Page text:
Homily for the Easter Vigil Year A 2020, 11 April 2020
Easter 2020: Encountering the living Christ beyond known boundaries
This year, for the first time perhaps ever, Easter is celebrated in our virtually empty cathedral and in many churches around the world. Of course, we all hope that this strange phenomenon is only temporary and once the coronavirus crisis is over, we will be able to gather and to do things the way we did before.
While we yearn for familiarity and security, we must not allow ourselves to be unmoved by the signs of the times. We must discern what the Holy Spirit is saying and seize this disruption as a kairos, an opportune moment to seek the will of God for us in a world that is being radically transformed before our eyes.
Pope Francis was not afraid to name the elephant in the room. He said the pandemic uncovers our false certainties around which we construct our projects, habits and priorities.
When carry these things on without regard for the poor, the afflicted and the ailing planet, the consequences can only be destructive. When we are out of touch with the natural world and our spiritual roots, we deprive ourselves of the antibodies we need to confront adversity.
This crisis, in other words, is a symptom of a deeper malaise, a sign that we have alienated ourselves from the God of life and love; that we have become dull to the cry of God’s poor and the cry of God’s creation.
Therefore, it is an opportunity for us to recognise our own sinfulness that contributes to the suffering of Body of Christ, now, at this moment, in the poor, the dispossessed, the marginalised and our wounded Mother Earth. It is a kairos for us to further God’s restorative justice in the world.
But this crisis also has significance for the way we are being Church moving forward. I cannot help but wonder whether the time of empty and closed churches is not some kind of cautionary vision of what might happen in a not distant future. This is what it could look like in years to come, at least in Western countries.
Certainly, as tourists you would have seen many churches in Europe being reduced to near empty and in some instances repurposed for less sacred usage. Some might see this as a sign of religious decay or even moral decadence. Others would suggest that we are at a threshold of an emerging Christianity, which is not confined to ornate cathedrals or churches, convents and monasteries.
The Gospel tonight speaks of the bewilderment and disillusionment of the disciples as they were confronted with an empty tomb. They were reassured that this was not a dead end and that Jesus had risen and had gone ahead of them to Galilee. A question to stimulate meditation for this strange Easter: Where is the Galilee of today or where we can encounter the risen Christ?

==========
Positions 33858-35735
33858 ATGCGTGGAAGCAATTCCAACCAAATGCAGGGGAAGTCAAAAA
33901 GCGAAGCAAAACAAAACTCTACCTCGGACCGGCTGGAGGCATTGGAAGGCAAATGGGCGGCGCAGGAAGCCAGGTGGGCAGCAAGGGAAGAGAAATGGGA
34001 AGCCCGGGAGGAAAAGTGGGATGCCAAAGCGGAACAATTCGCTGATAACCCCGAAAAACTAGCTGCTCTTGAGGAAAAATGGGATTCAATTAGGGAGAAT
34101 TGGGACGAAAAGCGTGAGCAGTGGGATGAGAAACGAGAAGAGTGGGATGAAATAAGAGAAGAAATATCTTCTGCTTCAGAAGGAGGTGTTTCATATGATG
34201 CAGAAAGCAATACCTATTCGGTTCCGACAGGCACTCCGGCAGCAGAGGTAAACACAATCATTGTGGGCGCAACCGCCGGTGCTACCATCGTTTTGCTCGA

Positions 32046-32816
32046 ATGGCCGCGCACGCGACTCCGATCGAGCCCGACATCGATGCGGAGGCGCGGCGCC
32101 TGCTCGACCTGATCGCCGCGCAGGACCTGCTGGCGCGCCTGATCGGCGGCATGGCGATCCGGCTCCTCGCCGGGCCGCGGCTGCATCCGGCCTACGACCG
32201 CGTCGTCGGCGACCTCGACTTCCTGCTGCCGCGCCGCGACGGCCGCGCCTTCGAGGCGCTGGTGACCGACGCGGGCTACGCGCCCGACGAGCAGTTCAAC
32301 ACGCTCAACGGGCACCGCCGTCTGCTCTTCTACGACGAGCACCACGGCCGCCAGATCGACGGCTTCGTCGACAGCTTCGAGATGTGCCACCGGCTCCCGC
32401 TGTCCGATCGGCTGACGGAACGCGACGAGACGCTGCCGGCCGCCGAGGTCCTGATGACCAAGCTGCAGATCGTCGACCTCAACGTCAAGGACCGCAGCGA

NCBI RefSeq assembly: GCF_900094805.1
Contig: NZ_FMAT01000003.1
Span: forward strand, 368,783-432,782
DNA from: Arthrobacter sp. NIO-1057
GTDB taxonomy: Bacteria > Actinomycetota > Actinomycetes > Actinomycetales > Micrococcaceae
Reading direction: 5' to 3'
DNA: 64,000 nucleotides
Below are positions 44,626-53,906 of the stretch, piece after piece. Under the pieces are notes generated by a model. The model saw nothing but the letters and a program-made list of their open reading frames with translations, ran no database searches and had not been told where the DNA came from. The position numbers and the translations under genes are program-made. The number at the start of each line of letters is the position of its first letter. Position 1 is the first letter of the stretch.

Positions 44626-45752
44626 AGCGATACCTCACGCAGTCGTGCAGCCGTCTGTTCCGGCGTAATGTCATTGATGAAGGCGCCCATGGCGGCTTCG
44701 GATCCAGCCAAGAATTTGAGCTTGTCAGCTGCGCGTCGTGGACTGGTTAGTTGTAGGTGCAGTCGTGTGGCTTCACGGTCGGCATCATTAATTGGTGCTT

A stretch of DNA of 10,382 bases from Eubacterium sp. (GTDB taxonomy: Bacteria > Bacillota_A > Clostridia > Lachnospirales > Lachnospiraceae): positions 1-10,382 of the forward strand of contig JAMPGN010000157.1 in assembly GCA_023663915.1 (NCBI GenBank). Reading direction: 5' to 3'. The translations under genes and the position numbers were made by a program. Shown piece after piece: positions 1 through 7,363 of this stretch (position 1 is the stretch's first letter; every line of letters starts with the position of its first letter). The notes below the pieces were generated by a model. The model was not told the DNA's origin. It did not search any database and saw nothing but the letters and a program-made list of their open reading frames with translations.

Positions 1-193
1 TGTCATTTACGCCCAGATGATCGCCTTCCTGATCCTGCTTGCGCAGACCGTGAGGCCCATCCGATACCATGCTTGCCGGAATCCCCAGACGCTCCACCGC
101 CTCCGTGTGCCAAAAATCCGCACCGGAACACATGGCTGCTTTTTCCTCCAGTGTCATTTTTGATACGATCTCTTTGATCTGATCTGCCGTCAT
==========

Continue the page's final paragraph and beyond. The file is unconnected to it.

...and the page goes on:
Galilee is emblematic of Jesus’ radical, inclusive and boundary-breaking mission. It is where he healed the sick, championed the cause of the oppressed and transformed lives.
We must learn to broaden radically the boundaries of our understanding of the Church. Pope Francis famously commented a passage from the Book of Revelation in which Jesus stands before the door and knocks. The Pope said: “Today Christ is knocking from inside the church and wants to get out.”
We encounter the living Christ, therefore, beyond the known boundaries of our worldview and the safe moorings of the past. We meet him as a community of seekers of truth, meaning and ultimate concern. More importantly, we witness to him in our acts of solidarity, communion and service to the common good.
Brothers and sisters,
Let us embrace this Easter as a challenge to seek the cosmic Christ anew. Let us not seek the living among the dead. Let us seek him boldly and tenaciously, and let us not be taken aback if he appears to us as a foreigner, a stranger or an outsider. Let us meet him in our churches, tabernacles, sacraments, rituals et cetera.
But let us also recognise him in ordinary situations and in places beyond our comfort zone. Let us meet him among non-Catholics, non-Christians or even non-believers. Let us find him among the poor, the vulnerable and the wounded. Then we will recognise him by his wounds, by his voice when he speaks to us intimately, by the Spirit that brings peace and banishes fear.
Let Easter get into us. Let Easter come and live where we live. Let Easter permeate our souls. Let Him Easter in us and be “a dayspring to the dimness of us”.
In this holy season of Easter 2020, may we all allow the Risen Jesus to “Easter in us”!
Share this Homily